|Faculty Development Office||0||1||0||1|
|Human Resources Office||3||1||2||6|
|Dean of Faculty||1||0||2||3|
|Benefit to institution||12||9||4||25(33)|
|History on campus||0||0||2||2(3)|
|Plan to cover work||3||0||2||5(6)|
|Benefit to institution||12||9||4||25(33)|
|Projected product listing||1||3||2||6(8)|
|History on campus||0||0||2||2(3)|
|Submit written report||20||20||16||56(75)|
|Return to employment||21||16||17||54(72)|
|Submit final product||0||0||1||1(1)|
(lecture, colloquium, etc.)
Purpose: Nearly all of the institutions (93%; see Table 3) either had a general statement about improving faculty performance for the welfare of the institution or had no statement regarding the purpose of the sabbatical leave program. Sample general statements included:
"Sabbatical leave is granted for the express purpose of providing an opportunity for faculty members to enhance their professional development as educators through projects of research, writing, artistic production, and/or other professional activity." (a bachelor's institution)
"Sabbatical leave is a leave of absence with pay granted to full time tenured faculty members in recognition of service to the University in order to provide opportunity for further professional development." (a bachelor's institution)
"Sabbatical leave of absence is an important component of faculty development and institutional excellence. Through the use of sabbaticals, teaching effectiveness is enhanced, scholarly endeavors enriched, and academic programs developed and strengthened." (a master's institution)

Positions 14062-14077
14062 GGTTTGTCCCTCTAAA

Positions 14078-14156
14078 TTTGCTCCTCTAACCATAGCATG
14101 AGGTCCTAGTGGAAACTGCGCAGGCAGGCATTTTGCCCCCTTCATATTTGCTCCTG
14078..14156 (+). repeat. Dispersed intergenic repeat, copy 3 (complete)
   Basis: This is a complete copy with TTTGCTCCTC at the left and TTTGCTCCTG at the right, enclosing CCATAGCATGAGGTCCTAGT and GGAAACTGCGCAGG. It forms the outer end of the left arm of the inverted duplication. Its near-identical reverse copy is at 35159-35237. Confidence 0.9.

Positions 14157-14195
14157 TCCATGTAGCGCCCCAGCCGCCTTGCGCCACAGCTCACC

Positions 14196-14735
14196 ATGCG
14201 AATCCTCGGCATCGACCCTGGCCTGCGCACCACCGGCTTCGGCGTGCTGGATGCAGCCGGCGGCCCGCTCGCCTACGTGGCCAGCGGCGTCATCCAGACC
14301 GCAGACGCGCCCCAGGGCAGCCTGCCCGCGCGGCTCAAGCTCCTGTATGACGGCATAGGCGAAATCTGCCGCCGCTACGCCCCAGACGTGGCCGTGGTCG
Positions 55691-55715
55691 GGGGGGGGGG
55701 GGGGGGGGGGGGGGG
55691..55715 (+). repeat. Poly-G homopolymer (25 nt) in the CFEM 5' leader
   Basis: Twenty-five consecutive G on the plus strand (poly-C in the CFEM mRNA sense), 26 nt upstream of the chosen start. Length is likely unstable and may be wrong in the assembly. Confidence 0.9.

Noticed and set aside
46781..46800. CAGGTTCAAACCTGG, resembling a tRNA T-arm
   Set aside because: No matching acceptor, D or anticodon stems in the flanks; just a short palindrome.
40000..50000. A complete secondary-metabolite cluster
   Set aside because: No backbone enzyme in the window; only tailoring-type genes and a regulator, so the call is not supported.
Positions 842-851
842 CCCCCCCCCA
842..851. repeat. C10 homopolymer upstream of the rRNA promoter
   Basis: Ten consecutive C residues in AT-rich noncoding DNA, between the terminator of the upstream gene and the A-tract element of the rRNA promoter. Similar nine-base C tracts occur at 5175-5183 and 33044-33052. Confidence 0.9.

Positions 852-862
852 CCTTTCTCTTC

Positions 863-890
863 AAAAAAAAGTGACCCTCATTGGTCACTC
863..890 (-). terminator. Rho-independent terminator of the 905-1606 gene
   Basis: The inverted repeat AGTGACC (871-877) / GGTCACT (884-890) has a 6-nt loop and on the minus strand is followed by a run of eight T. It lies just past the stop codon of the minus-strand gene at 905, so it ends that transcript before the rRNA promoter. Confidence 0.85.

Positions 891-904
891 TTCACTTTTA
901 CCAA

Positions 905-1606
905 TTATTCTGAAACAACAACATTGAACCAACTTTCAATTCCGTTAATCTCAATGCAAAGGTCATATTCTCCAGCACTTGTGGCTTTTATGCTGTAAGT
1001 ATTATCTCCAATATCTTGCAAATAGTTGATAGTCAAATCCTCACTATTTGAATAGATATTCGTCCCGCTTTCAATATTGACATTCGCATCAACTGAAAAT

"A Sabbatical leave is a leave of absence for professional improvement and is intended for the mutual benefit of the University and the person granted leave. It should facilitate productive independent study, research, and creative activity by providing a period for concentrated scholarly work." (a doctoral institution)
The remaining five sabbatical purpose statements included two that were tied directly and solely to the purpose of enhancing or conducting research, one focused on teaching improvement, and two were directed at faculty renewal. One of these purpose statements, at a doctoral institution, included the statement that leaves must be related to "conducting research that leads to publication."
Some purpose statements that were classified as broad or general statements did include caveats to regulate the use of the leaves. Several institutions included the word "renewal," such as "…engage in activities designed for professional growth, development, and renewal." Others, however, specifically state that sabbaticals "are not granted as rest periods."
Funding: Of the institutions examined, 52 (69%) indicated that a faculty member could take one semester at full-pay or one academic year at half-pay for compensation during the sabbatical. There were a variety of other funding strategies, including scale structures that provided a percentage of salary during a given time (such as 80% of a salary for a full year sabbatical if the faculty member had been employed by the institution for at least ten years, 75% if the faculty member had been employed at least seven but not 10 years, etc.). Other policies required a negotiation between the sabbatical applicant and an academic administrator (ranging from the department head to the president). These negotiations were commonly described as